Selected Publications

Show All

Sun Z, Smrcka A, Chen S.  WDR26 functions as a scaffolding protein to promote Gβγ-mediated phospholipase C β2 (PLCβ2) activation in leukocytes.  J Biol Chem.  2013 June 7. 288(23):16715-16725.
[Link]

Tang X, Sun Z, Runne C, Madsen J, Domann F, Henry M, Lin F, Chen S.  A critical role of Gbetagamma in tumorigenesis and metastasis of breast cancer.  J Biol Chem.  2011 April 15. 286(15):13244-13254.
[Link]

Xu H, Echemendia N, Chen S, Lin F.  Identification and expression patterns of members of the protease-activated receptor (PAR) gene family during zebrafish development.  Dev Dyn.  2011 January. 240(1):278-287.
[Link]

Lin F, Chen S, Sepich D, Panizzi J, Clendenon S, Marrs J, Hamm H, Solnica-Krezel L.  Galpha12/13 regulate epiboly by inhibiting E-cadherin activity and modulating the actin cytoskeleton.  J Cell Biol.  2009 March 23. 184(6):909-921.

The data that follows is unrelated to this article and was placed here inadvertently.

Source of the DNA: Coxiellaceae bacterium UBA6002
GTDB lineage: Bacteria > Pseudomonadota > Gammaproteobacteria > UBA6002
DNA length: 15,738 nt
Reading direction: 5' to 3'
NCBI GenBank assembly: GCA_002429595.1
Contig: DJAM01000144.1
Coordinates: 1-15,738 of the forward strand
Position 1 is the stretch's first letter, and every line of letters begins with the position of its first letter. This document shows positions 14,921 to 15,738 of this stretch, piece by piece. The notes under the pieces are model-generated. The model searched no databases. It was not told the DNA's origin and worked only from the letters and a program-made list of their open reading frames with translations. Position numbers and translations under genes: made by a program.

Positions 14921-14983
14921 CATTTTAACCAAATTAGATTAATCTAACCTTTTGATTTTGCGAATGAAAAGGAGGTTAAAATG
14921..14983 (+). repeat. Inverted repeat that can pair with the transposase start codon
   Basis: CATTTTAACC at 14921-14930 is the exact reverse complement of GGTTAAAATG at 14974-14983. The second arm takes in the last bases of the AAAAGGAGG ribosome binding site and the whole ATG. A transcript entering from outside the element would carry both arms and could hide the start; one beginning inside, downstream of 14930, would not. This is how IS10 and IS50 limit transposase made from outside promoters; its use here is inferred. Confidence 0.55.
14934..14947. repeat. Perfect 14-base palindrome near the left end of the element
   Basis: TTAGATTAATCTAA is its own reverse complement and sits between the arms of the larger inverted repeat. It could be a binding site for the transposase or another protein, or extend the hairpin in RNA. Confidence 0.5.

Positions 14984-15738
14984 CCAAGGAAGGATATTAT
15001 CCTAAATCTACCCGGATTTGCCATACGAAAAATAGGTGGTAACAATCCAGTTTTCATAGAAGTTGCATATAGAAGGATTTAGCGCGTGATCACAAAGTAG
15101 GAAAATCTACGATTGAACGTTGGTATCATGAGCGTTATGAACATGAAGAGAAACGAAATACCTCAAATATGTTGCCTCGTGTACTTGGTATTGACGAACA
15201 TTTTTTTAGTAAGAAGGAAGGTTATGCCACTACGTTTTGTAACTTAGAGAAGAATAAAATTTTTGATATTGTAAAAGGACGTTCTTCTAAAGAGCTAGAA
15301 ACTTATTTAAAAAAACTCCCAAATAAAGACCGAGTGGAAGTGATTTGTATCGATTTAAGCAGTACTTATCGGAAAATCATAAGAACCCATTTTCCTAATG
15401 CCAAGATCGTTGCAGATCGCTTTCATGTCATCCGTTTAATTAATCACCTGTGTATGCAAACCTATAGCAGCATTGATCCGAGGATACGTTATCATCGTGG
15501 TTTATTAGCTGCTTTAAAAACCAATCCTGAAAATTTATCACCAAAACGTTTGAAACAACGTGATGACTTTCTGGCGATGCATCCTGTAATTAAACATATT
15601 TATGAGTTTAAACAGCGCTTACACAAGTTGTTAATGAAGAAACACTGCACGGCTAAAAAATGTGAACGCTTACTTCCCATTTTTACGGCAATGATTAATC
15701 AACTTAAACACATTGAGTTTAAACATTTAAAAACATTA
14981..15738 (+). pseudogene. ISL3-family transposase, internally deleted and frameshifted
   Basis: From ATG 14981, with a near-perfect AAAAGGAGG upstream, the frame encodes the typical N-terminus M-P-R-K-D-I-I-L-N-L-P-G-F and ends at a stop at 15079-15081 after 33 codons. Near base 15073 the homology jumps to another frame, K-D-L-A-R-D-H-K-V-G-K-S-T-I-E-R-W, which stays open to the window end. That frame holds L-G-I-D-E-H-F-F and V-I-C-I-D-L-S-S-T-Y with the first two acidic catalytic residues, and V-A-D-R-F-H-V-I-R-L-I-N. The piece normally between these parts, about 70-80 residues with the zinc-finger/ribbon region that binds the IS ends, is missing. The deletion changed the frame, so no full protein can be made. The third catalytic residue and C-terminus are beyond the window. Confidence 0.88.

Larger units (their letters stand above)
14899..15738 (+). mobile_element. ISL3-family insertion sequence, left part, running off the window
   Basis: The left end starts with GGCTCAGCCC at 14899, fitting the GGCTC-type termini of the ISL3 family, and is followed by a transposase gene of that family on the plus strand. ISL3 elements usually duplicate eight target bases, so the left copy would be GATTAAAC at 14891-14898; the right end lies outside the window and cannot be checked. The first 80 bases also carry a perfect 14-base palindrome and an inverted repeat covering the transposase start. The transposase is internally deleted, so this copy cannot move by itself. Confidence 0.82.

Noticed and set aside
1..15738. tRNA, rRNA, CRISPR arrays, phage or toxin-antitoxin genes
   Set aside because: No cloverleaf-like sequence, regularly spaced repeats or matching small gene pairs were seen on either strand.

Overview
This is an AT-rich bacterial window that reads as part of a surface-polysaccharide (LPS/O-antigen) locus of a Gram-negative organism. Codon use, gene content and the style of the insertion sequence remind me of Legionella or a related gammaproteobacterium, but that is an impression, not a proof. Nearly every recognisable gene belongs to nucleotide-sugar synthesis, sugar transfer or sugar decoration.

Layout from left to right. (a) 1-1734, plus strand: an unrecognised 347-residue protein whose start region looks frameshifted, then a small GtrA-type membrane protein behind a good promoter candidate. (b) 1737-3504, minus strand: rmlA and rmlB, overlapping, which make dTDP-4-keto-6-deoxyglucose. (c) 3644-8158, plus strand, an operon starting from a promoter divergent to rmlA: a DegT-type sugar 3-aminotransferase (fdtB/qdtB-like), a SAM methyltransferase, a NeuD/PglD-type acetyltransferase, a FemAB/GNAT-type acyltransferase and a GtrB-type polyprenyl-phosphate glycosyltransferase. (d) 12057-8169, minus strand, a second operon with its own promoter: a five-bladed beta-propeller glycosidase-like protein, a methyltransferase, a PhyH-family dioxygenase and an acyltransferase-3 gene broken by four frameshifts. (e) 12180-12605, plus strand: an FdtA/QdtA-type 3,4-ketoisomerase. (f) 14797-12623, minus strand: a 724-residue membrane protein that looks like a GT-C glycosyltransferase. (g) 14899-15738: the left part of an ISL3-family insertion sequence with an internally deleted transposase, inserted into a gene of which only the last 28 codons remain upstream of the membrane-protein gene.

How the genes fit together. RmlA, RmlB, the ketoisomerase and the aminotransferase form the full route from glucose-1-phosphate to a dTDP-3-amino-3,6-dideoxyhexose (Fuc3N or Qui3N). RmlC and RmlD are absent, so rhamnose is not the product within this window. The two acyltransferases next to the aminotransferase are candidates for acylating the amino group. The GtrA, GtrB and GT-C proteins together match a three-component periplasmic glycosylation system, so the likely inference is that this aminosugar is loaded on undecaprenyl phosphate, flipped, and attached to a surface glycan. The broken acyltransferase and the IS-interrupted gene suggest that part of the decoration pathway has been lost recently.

[Link]

Chen S, Lin F, Shin M, Wang F, Shen L, Hamm H.  RACK1 regulates directional cell migration by acting on G betagamma at the interface with its effectors PLC beta and PI3K gamma.  Mol Biol Cell.  2008 September. 19(9):3909-3922.
[Link]

Chen S, Lin F, Hamm H.  RACK1 binds to a signal transfer region of G betagamma and inhibits phospholipase C beta2 activation.  J Biol Chem.  2005 September 30. 280(39):33445-52.
[Link]

Lin F, Sepich D, Chen S, Topczewski J, Yin C, Solnica-Krezel L, Hamm H.  Essential roles of Galpha 12/13 signaling in distinct cell behaviors driving zebrafish convergence and extension gastrulation movements.  J Cell Biol.  2005 June 6. 169(5):777-87.
[Link]

Chen S, Dell E, Lin F, Sai J, Hamm H.  RACK1 regulates specific functions of Gbetagamma.  J Biol Chem.  2004 April 23. 279(17):17861-8.
[Link]

Chen S, Lin F, Xu M, Riek R, Novotny J, Graham R.  Mutation of a single TMVI residue, Phe(282), in the beta(2)-adrenergic receptor results in structurally distinct activated receptor conformations.  Biochemistry.  2002 May 14. 41(19):6045-53.
[Link]

Chen S, Lin F, Xu M, Graham R.  Phe(303) in TMVI of the alpha(1B)-adrenergic receptor is a key residue coupling TM helical movements to G-protein activation.  Biochemistry.  2002 January 15. 41(2):588-96.
[Link]

Date Last Modified: 07/02/2014 - 13:12:29